Avocets and stilts range in length from 30 to 46 cm (12 to 18 in) and in weight from 140 to 435 g (4.9 to 15.3 oz); males are usually slightly bigger than females. All possess long, thin legs, necks, and bills. The bills of avocets are curved upwards, and are swept from side to side when the bird is feeding in the brackish or saline wetlands they prefer. The bills of stilts, in contrast, are straight. The front toes are webbed, partially in most stilts, and fully in avocets and the banded stilt, which swim more. The majority of species' plumage has contrasting areas of black and white, with some species having patches of buff or brown on the head or chest. The sexes are similar.
Their vocalizations are usually yelps of one or two syllables.
Distribution and habitatEdit
Avocets and stilts are a cosmopolitan family, being distributed on all the world's continents except Antarctica, and occurring on several oceanic islands. Several species are wide-ranging and a few are locally distributed.
Stilts and avocets breed on open ground near water, often in loose colonies. They defend nesting territories vigorously with aggressive displays, and mob intruders and possible predators with a great deal of noise. They are monogamous, although the pair bonds are not maintained from season to season. Their eggs are light-coloured with dark markings, weighing 22 to 44 g (0.78 to 1.55 oz). Three to four are laid in simple nests, and both parents share the incubation duties, which last 22 to 28 days. The banded stilt may breed only every few years, as it breeds on temporary lakes caused by rains in the deserts of Australia. The chicks are downy and precocial, leaving the nest within a day of hatching; they fledge in 28 to 35 days. In all species except the banded stilt, the chicks are cared for by the parents for several months, and they may move them to new areas and defend territories there. Banded stilts deviate from this by collecting their chicks in massive crèches numbering several hundred.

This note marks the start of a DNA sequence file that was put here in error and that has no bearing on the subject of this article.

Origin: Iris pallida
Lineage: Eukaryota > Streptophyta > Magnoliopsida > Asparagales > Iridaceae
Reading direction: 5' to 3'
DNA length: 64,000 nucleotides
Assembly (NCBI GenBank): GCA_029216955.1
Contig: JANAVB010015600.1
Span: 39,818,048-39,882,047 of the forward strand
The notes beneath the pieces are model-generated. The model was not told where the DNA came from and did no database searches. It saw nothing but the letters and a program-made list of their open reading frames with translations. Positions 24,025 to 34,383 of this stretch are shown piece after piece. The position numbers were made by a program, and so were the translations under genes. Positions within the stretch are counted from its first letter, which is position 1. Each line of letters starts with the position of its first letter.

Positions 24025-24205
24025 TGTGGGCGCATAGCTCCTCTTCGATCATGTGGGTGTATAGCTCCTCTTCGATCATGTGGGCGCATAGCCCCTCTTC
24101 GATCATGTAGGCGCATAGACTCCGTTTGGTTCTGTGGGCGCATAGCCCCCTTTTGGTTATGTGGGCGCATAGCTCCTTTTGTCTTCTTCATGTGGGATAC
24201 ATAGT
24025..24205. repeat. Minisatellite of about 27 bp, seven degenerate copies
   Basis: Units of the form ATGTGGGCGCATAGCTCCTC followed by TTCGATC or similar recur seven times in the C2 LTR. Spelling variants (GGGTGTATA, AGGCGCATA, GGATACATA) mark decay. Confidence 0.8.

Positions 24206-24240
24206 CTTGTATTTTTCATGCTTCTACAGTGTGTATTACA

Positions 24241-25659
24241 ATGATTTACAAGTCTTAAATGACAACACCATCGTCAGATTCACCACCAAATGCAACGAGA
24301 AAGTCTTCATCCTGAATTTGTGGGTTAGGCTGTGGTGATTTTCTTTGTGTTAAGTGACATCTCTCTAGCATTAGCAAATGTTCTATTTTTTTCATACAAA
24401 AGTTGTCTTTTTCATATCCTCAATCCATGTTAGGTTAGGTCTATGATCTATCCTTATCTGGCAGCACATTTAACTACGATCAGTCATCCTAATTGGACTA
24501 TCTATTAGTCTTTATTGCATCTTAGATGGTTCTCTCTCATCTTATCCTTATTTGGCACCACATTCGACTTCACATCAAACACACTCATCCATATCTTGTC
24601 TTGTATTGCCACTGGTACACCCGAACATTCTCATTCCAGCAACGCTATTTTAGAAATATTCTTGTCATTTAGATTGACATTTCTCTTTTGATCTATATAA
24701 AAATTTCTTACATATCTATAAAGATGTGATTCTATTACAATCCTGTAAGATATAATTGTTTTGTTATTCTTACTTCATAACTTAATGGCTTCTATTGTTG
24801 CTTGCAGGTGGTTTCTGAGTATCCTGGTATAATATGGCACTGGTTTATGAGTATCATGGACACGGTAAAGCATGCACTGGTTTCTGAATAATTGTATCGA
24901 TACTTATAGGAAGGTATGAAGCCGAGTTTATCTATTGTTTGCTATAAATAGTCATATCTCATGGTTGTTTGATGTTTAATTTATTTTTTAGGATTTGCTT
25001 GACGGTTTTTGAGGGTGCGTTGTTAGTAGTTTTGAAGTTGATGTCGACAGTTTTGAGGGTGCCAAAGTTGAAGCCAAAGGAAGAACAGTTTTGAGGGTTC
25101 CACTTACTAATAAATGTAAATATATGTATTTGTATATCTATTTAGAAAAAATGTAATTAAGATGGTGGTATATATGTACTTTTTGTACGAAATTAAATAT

The taxonomy of the stilts is particularly debated, with the genus Himantopus considered to have two to six species.
|Species in the family Recurvirostridae|
|Common and binomial names||Image||Range||Notes|
|Endemic to southern Australia|
|Known by the Haiwaiian name ae'o. The binomial name is also called Himantopus himantopus knudseni or Himantopus mexicanus knudseni.|
Himantopus (himantopus) leucocephalus
Himantopus (himantopus/mexicanus) melanurus
|Wikimedia Commons has media related to Recurvirostridae.|
- Baker, Allan J.; Thomas, Gareth (2003). "Avocets and Stilts". In Perrins, Christopher (ed.). The Firefly Encyclopedia of Birds. Firefly Books. pp. 242–243. ISBN 1-55297-777-3.
- Harrison, Colin J.O. (1991). Forshaw, Joseph (ed.). Encyclopaedia of Animals: Birds. London: Merehurst Press. p. 107. ISBN 1-85391-186-0.